Curtis Fisher won the gold medal in stand-up paddle boarding.
When Bethany McClelland and the rest of Florida’s Special Olympics team first set foot on the University of Washington’s football stadium for the opening ceremony of the Special Olympics USA Games, the moment surpassed her expectations.
Thousands of people packed the stadium around her. Almost everyone waved signs and banners, and every single fan in attendance cheered on the athletes with so much passion that it moved McClelland, a special education teacher at Spruce Creek High School, to tears.
“It was crazy,” she said. “For me, the whole time, I was just trying not to cry because it was overwhelming to see how happy the athletes were.”
Bethany McClelland was joined by her husband and fellow Special Olympics coach, Cameron McClelland, and Spruce Creek students Hannah Harrison, Curtis Fisher, Caleb Keirstead and Marina Shaker.
Fisher competed in the stand-up paddleboarding competition.
Fisher, facing several other racers, had to paddle one mile. Nearly halfway through the race, he fell off his board. With his family and numerous other fans cheering him on, Fisher scrambled to climb back on his board.
His arms burned as he continued to paddle toward the finish line.
“For me, the whole time, I was just trying not to cry because it was overwhelming to see how happy the athletes were.”
Bethany McClelland, a special education teacher at Spruce Creek High School
“But I had a lot of strength left in me,” he said.
Fisher finished with a time 13:18.82, eclipsing the runner-up by over a minute to win the gold medal.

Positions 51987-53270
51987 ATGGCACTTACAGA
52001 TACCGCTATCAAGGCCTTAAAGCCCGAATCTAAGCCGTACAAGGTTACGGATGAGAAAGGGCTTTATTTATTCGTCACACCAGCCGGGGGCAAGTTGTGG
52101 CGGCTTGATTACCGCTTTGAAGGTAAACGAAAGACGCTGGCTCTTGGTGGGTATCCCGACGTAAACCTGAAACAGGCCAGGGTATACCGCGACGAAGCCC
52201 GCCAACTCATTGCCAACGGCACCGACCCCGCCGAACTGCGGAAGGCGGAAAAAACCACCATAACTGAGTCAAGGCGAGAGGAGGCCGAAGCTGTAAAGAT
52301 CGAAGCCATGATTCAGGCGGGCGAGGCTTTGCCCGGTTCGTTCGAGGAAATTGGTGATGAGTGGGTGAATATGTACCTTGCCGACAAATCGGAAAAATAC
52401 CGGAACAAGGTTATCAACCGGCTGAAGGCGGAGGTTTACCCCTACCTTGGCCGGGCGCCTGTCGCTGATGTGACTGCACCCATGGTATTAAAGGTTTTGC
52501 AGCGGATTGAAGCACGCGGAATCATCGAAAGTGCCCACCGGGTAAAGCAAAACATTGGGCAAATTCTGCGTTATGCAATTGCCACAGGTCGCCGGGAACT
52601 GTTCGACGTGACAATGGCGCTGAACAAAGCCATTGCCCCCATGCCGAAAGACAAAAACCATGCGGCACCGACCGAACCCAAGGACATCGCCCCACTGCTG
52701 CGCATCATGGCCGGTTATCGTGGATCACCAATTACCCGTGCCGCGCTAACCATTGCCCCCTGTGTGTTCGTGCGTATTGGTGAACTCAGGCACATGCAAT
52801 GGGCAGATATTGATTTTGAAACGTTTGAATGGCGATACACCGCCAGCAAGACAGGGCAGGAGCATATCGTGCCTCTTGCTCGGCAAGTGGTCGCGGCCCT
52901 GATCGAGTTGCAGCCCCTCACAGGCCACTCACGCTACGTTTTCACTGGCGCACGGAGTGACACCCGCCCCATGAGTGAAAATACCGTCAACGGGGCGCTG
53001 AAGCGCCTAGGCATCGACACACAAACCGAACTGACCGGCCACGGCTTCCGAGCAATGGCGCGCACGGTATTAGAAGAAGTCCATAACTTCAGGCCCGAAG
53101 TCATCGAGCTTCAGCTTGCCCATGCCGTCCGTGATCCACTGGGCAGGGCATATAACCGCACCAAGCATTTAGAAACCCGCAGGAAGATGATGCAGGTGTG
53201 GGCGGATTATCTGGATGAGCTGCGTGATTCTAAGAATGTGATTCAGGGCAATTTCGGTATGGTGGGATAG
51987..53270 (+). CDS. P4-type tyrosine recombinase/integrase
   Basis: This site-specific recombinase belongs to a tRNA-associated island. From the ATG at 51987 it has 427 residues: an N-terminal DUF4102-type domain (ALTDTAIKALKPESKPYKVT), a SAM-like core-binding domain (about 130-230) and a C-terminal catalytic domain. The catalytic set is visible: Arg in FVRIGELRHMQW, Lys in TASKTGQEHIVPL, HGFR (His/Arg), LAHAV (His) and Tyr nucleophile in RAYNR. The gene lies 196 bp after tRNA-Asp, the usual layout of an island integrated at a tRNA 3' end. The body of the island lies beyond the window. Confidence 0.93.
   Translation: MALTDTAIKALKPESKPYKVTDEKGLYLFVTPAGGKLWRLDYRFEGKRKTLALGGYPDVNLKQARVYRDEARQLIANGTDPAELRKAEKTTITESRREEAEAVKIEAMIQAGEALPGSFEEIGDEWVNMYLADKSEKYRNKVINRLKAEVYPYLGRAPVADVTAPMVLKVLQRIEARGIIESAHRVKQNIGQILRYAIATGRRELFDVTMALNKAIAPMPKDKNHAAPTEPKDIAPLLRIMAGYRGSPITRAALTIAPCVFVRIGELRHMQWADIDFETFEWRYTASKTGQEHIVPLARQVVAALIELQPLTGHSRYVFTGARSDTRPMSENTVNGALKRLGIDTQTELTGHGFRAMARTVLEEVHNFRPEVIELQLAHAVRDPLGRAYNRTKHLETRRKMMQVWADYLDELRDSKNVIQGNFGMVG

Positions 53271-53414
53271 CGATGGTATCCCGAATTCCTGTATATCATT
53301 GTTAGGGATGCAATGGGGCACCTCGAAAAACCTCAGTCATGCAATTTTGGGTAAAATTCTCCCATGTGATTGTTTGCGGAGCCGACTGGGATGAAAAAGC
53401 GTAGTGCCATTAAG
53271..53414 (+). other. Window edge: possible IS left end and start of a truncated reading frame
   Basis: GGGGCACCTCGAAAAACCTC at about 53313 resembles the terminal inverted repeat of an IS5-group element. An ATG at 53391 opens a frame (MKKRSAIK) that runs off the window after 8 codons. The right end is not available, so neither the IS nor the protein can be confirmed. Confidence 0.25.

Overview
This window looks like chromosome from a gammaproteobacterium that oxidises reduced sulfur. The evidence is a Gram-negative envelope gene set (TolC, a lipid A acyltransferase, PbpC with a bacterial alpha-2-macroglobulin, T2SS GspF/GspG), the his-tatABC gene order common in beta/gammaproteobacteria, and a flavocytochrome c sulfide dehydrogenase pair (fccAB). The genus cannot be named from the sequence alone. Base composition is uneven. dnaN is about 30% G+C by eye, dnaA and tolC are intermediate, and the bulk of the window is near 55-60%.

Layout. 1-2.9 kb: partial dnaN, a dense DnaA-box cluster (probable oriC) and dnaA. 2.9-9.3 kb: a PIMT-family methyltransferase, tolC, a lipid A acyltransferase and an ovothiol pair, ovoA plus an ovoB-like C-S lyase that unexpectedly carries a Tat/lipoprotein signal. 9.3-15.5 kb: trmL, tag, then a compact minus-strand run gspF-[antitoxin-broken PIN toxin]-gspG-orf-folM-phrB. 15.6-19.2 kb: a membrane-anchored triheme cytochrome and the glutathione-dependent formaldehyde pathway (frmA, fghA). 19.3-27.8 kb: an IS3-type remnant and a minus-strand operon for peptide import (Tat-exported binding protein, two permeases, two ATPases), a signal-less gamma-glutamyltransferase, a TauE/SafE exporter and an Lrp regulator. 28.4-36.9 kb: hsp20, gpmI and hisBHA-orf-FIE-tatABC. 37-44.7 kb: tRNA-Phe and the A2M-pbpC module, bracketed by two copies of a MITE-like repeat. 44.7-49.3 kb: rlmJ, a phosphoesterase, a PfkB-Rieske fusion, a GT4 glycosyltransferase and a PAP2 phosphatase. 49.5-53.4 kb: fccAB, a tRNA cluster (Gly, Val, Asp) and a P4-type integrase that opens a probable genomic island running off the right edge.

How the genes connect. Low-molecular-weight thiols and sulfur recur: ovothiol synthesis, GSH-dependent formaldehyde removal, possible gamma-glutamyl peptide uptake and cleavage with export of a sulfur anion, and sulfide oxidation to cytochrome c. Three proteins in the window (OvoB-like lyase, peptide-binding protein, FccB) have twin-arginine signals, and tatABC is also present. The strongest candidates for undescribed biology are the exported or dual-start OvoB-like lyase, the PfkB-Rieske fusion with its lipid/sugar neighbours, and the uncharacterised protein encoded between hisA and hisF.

Caleb Keirstead, who competed in golf skills, finished fourth in the event, while Shaker and her unified partner, Harrison, participated in the youth leadership experience.
In addition to the athletic competitions, the athletes also got to experience independence. They stayed in the university’s brand new dorm rooms, woke up, got ready for the day and met with their respective coaches all on their own.
The level of independence her athletes showed gave Bethany McClelland chills.
“It’s priceless to see that,” she said. “That’s one of my favorite things about the Special Olympics: They really do promote independence.”
Throughout the entirety of the Games, which took place July 1-6, the McClellands were in awe of the athletes’ perseverance.
“These kids, they don’t let anything stop them,” Bethany McClelland said. “Their attitude and their outlook on everything, they’re so positive.”
Cameron McClelland still has a pin he received at the Games — one of the many memories of the friendships formed that he’ll continue to hold onto. It reads: Inclusion is the revolution.
“That was one of the main mottos of the Games,” he said. “That’s what it all comes back to.”